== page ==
This morning, the first grain carrier left the port of Odessa since the Russian invasion began in February. The resumption of grain exports via the Black Sea, agreed on July 22, was welcomed worldwide. An EU spokesman said it was a first step towards alleviating the world food crisis triggered by Russia's war.
In fact, the Ukraine war has dramatically exacerbated the hunger crisis in many countries. According to the UN, around 50 million more people are starving as a result of the war. Before the war, the Middle East and North and East African countries such as Egypt, Libya and Somalia were heavily dependent on supplies from Russia and Ukraine.
To what extent can the deliveries now agreed relieve the market and alleviate the need? If you look at the world grain market, the agreed size of an export of around 22 million tons of grain through the corridors that have now been opened is quite relevant.
The London-based International Grains Council (IGC) expects a gap between global production and global consumption of around 24.7 million tons for the crop year 2022/23 as a result of the Ukraine war. This means that many countries will have to touch their granaries, especially in the coming year. Such a situation usually causes increased nervousness on the grain markets. The IGC estimates global storage for 2022/23 at 607.5 million tons, which is also above the previous year's value due to the war. According to information from Kyiv, more than 20 million tons of grain from last year's harvest are still waiting to be exported to the Ukraine.
Should the agreed quantities actually reach the crisis regions, this would noticeably improve the supply situation. However, there have been serious doubts about Russia's willingness to fully implement the agreement since its conclusion.
Nothing has yet been said about the affordability of grain products in the individual countries. The governments in the crisis regions usually try to improve the supply of their population through various market interventions, also in order to defuse the problem, which is essential for political stability. The perspectives for an adequate supply vary from country to country.
Wheat price important indicator
The wheat price is an important indicator of global grain supply, even if it is distorted at times by speculative peaks. Concerns as a result of the Ukraine war drove the trend-setting listing on the French futures exchange MATIF to a record high of EUR 438 per ton in mid-May. Since then, the price has fallen significantly again. In particular, the negotiations on opening the Black Sea routes have significantly relieved the market since mid-June. In the early afternoon, the ton was listed at 338 euros, almost two percent lower than on Friday.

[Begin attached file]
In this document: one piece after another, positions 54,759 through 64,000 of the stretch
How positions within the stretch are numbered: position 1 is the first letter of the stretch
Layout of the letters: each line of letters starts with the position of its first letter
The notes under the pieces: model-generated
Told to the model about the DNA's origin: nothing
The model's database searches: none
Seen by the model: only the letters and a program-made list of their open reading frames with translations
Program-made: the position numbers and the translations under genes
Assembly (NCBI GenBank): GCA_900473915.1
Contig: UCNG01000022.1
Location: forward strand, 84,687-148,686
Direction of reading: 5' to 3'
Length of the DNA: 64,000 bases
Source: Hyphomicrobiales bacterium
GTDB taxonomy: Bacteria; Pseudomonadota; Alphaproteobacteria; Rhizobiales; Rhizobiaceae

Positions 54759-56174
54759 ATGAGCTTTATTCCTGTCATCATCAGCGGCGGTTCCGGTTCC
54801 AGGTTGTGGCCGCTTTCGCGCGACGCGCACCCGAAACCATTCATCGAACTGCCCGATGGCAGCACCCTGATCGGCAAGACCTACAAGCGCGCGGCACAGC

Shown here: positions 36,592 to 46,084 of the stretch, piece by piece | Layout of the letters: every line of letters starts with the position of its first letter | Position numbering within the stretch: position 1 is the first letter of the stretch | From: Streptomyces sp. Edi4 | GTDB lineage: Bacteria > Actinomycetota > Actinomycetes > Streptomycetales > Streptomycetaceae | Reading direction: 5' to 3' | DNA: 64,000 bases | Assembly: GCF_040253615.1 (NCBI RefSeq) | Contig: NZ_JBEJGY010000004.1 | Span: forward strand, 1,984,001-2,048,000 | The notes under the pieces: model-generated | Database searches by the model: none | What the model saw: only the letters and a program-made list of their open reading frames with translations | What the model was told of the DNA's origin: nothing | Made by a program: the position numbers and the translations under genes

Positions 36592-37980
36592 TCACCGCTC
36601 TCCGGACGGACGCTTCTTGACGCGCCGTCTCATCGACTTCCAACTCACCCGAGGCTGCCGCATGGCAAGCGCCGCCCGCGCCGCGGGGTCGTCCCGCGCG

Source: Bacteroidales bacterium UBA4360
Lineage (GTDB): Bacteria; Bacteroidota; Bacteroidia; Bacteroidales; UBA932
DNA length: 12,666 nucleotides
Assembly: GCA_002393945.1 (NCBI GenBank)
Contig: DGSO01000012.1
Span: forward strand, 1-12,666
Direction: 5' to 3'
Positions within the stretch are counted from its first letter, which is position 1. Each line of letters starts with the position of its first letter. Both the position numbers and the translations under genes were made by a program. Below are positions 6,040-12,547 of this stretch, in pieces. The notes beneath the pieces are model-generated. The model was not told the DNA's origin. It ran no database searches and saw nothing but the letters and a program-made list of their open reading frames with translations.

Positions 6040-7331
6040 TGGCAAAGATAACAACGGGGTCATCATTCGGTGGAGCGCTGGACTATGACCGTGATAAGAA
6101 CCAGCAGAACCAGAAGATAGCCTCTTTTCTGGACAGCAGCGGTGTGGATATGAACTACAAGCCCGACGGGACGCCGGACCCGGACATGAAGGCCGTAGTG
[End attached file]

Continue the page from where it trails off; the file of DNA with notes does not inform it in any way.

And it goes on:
Market remains tight
A year ago, however, a tonne of wheat was still available for around 220 euros. This shows how tense the grain market still is.
In addition to the uncertainties regarding the export of quantities already produced, the occupation and devastation of arable land and infrastructure is severely restricting agricultural production in Ukraine. Ukrainian President Volodymyr Zelenskyy recently warned that the grain harvest this year is likely to be only half as high as usual. In the record year 2021, the country had still produced 33 million tons. Russian President Vladimir Putin, on the other hand, announced record exports of 50 million tons for this harvest year – apparently including the more than two million tons just harvested from the annexed Crimean Peninsula.
Grain prices are not only market indicators, but also provide incentives for producers to increase their cultivation in line with the market situation. For example, the IGC expects significantly higher harvests in Brazil and Canada in the coming year. However, India, the second largest wheat producer after Russia, shows that it is not just the Ukraine war that has tightened market conditions. In recent years, climate change has increasingly made itself felt here. As a result of the recent heat waves, the subcontinent will probably be able to harvest significantly less in the coming year.